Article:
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Karzai draws criticism for early election call

Moving the presidential vote up to spring from August could undercut opponents, who still have to plan their campaigns.

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Ready or not: A vendor in Kabul sells a picture of President Karzai, whose call for early elections has drawn criticism.

Rafiq Maqbool/AP

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President Hamid Karzai's declaration Saturday that Afghan presidential elections should be moved up to April or May has aggravated already tense political divisions in this increasingly unstable country.

The unpopular leader's decree is at odds with the Independent Election Commission (IEC), which has set Aug. 20 as the date for the polls. The United States reiterated its support Saturday for the later date – a preference shared by other candidates, who say they need more time to plan a campaign.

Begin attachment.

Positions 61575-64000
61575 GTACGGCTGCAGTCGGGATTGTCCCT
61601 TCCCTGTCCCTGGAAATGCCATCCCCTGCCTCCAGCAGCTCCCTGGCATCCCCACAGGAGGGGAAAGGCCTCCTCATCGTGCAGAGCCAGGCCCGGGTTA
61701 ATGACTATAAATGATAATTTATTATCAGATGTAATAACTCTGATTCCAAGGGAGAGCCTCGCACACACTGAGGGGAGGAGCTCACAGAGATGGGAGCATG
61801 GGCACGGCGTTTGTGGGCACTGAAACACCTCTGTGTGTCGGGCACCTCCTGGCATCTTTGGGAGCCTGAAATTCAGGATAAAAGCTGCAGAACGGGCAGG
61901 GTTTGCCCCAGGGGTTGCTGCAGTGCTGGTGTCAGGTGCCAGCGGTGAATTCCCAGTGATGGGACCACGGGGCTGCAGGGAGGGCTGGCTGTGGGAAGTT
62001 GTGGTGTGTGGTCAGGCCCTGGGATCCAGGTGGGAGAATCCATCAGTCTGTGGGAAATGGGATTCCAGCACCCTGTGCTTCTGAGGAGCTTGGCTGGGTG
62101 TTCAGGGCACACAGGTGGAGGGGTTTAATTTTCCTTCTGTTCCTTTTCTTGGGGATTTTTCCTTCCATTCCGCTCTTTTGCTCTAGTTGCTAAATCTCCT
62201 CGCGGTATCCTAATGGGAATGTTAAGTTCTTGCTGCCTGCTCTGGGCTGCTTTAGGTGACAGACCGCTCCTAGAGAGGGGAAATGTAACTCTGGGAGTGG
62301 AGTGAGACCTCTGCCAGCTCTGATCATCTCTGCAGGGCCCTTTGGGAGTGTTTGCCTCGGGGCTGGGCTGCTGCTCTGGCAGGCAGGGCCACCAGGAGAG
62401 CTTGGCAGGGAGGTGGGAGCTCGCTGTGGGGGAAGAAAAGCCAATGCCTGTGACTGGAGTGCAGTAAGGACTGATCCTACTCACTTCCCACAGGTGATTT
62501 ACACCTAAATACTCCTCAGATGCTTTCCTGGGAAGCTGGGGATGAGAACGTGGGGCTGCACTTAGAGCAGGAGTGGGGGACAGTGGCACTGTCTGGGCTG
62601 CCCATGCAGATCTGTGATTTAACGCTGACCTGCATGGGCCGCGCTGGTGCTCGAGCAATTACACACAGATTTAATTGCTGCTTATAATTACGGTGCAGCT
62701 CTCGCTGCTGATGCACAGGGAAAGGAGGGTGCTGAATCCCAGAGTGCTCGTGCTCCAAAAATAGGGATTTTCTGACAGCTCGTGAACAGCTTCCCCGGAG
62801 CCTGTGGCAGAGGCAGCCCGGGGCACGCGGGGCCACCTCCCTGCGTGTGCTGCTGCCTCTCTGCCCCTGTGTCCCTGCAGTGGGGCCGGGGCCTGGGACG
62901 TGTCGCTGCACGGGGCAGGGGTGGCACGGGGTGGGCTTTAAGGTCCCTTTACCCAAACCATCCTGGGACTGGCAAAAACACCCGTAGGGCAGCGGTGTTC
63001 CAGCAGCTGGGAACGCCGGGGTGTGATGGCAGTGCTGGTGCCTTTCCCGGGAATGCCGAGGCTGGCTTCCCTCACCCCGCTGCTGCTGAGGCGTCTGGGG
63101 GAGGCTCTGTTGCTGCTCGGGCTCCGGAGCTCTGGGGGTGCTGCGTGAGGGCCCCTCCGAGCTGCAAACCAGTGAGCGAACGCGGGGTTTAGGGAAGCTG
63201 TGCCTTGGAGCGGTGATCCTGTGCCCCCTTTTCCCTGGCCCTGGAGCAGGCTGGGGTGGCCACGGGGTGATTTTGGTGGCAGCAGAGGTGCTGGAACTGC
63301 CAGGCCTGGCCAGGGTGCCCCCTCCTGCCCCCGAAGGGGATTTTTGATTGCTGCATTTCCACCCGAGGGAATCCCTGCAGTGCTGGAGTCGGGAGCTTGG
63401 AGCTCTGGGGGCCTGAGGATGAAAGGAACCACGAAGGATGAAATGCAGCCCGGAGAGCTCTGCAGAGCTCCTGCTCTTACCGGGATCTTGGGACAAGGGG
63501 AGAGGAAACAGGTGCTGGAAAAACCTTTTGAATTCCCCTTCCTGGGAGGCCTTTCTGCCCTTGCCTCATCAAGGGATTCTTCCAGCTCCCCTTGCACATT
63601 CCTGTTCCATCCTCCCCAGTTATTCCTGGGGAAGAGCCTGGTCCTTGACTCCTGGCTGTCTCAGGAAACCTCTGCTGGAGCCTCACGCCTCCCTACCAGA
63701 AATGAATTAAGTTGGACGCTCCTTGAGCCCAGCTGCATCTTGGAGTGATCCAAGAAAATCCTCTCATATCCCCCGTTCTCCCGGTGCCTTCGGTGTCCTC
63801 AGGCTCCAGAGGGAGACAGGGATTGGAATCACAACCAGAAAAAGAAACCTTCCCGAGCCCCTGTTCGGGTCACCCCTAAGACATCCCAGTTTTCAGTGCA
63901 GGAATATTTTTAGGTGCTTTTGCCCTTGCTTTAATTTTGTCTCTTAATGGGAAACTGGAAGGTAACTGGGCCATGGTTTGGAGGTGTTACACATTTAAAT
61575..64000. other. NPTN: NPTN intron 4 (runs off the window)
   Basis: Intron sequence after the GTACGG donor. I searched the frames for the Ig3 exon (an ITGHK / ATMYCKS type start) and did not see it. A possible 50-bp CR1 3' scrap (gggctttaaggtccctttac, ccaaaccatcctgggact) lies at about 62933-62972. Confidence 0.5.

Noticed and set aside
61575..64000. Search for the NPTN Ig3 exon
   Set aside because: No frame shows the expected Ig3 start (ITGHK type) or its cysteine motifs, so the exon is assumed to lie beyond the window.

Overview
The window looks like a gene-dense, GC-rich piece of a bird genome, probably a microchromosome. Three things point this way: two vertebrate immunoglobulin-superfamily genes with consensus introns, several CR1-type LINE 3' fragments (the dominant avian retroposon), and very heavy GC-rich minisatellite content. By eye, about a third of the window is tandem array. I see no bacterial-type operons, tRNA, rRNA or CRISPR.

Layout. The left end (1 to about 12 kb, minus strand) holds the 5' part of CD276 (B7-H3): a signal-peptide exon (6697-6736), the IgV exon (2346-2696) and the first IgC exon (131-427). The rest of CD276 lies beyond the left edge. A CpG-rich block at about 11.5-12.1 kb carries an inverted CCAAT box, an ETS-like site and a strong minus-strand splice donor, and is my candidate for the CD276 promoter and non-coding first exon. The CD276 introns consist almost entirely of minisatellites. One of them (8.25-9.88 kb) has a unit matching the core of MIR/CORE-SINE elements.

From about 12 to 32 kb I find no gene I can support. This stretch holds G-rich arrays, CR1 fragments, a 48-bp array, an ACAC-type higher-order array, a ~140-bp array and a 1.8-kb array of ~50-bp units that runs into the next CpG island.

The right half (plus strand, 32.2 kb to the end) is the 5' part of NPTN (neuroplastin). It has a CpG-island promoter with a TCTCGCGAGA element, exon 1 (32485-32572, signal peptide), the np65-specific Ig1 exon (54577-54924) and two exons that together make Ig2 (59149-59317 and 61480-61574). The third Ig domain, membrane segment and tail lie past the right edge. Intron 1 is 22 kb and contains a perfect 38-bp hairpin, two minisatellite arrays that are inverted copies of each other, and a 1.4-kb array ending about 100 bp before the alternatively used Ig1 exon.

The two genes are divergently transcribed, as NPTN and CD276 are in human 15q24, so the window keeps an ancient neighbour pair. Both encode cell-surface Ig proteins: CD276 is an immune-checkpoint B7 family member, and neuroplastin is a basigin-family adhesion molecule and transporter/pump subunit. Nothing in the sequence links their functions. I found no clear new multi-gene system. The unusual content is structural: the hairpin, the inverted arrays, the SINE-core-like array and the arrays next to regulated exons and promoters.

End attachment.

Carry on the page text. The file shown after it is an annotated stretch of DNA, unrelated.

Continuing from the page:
Karzai's presidential mandate legally ends in May, which could leave Afghanistan without a head of state for three months if polls were held in August. The president's supporters say an earlier vote is necessary to avoid such a scenario. Critics say, however, that more than two months are needed to prepare for the elections.

"We are headed for a confrontation," says Haroun Mir, head of the Afghanistan Center for Research and Policy Studies based in Kabul. "This could be the start of a crisis of legitimacy, which would be dangerous in a country mired in instability."

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